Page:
It’s been nearly two weeks since the Broken Pencil Indie Writers’ Deathmatch 2013 kicked off, with the second round of Quarterfinals wrapping up this weekend. Let’s take a look at how our competing writers have been doing so far, and do a round-up of the best and worst comments – and be sure to go vote for the winner of the Quarterfinals Round 2 while you still can!
The first week of Quarterfinals saw Mikael Raheem’s “Marie” squaring off against Nana K. Adjei-Brenyah’s “Cardigan Blues” — the former a story of violation, wayward divinity and conception and the latter a harrowing look at well-dressed bullies and the female victim upon which they focus their attention. Adjei-Brenyah’s won 1111 votes over Raheem’s 753, and he’ll be moving on to the semifinals on February 18th.
Some interesting discussion in this round, including the inevitable thematic comparisons between each story, both of which seem to be exploring notions of female violation and power – whether asserted or imagined, by real or spiritual entities.
“Cardigan Blues” was labeled as a hipster parable early on, and this label seemed to stick, despite the author’s protestations to the contrary (Ed. note – I just kept picturing Mr. Rogers.) More controversially, the story was dissected and accused of being a signifier of rape culture. However it received a lot of positive comments too – for its intensity, its constant use of the plural “we” and the overall feeling of anonymity, numbness and dread that seeps throughout the narrative. “Marie” was critiqued for being “gimmicky”, possessing a jumbled narrative and recycling the oldest story ever told – the birth of Jesus and the Immaculate Conception – while not inserting enough originality to make it memorable. However, the story was praised for its writing style, its effective build of suspense and reveal and interesting moments of dialogue. In the end, only one story can win, and “Cardigan Blues” took the crown.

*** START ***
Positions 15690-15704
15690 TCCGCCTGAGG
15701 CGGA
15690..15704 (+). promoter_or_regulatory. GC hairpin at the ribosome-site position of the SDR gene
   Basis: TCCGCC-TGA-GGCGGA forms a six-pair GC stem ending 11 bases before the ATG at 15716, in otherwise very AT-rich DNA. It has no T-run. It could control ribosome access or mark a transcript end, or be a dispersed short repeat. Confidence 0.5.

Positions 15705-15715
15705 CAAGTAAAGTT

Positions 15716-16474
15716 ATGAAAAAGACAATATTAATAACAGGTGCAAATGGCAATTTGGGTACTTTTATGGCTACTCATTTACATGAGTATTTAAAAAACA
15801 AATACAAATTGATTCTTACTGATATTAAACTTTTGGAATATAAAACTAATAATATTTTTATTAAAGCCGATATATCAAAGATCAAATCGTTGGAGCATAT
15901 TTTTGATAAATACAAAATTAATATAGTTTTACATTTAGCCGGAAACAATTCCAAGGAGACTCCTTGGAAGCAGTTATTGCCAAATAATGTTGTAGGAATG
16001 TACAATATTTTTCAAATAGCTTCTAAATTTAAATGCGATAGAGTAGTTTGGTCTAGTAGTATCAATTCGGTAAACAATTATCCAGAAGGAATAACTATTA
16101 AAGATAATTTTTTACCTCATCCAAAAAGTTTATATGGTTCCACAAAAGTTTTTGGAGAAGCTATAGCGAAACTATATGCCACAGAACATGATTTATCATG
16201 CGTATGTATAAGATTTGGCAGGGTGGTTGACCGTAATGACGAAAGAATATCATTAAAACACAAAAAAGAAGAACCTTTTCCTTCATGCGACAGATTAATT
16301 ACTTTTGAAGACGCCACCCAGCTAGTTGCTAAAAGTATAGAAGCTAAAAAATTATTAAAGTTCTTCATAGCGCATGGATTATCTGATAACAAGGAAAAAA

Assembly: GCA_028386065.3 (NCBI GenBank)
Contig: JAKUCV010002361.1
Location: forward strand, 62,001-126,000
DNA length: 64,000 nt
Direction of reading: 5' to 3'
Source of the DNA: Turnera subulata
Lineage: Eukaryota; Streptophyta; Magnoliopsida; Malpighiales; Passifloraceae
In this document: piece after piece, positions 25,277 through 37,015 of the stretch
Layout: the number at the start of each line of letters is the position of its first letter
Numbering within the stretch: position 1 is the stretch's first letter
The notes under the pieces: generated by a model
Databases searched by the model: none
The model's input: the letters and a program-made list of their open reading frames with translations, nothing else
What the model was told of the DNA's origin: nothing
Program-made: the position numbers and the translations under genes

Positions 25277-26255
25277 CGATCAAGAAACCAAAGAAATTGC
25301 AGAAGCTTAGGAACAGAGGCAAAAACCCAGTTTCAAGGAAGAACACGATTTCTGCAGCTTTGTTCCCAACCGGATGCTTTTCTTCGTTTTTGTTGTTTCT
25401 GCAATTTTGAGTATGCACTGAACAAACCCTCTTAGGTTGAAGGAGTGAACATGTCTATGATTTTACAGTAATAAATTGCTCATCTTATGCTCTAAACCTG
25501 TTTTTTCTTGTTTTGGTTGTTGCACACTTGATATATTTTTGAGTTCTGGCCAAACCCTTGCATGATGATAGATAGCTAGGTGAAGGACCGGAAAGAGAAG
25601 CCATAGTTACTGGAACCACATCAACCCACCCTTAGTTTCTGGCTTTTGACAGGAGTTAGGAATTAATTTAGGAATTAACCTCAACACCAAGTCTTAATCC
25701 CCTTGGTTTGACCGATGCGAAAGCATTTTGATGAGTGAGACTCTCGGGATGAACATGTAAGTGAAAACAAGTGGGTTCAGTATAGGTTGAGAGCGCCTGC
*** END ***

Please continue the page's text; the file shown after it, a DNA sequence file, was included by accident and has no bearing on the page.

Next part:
From “Jenn” (aka ‘Mikael’s attack dog’): “You had me at drinking semen.”
Also from “Jenn”: “The way you set up your character makes me wonder if you don’t have a few rape fantasies of your own.”
Week 2 is still in effect til this coming Sunday, folks, so get on over to the page and VOTE! This round features Chris Kuriata’s “Little Cooking Hands,” which gives amusing instructions on how to summon a ghost through cooking a pizza, and Terri Favro’s “Cold Comfort,” about a fractured family and a beatnik Chatty Cathy doll. Favro’s piece is leading at 683 votes over Kuriata’s 301, but there’s still time to go and vote. Commenter discussions include: Who’s the better ghost-as-metaphor – Bruce Willis in the Sixth Sense, Casper or Patrick Swayze? Was Favro’s big reveal in “Cold Comfort” too clunky? Is “Little Cooking Hands” lacking in story? This round has been a little quiet and could use some stirring up, readers…..
Best comment (so far):
Kuriata’s real-life ghost story, shared in the comments section
When Round 1 finalist Mikael Raheem attempted to anonymously admonish a naysayer to “Shut the fuck up, hater!” while logged in as “Random Antagonist” – while not realizing that his author photo was still visible. LOL!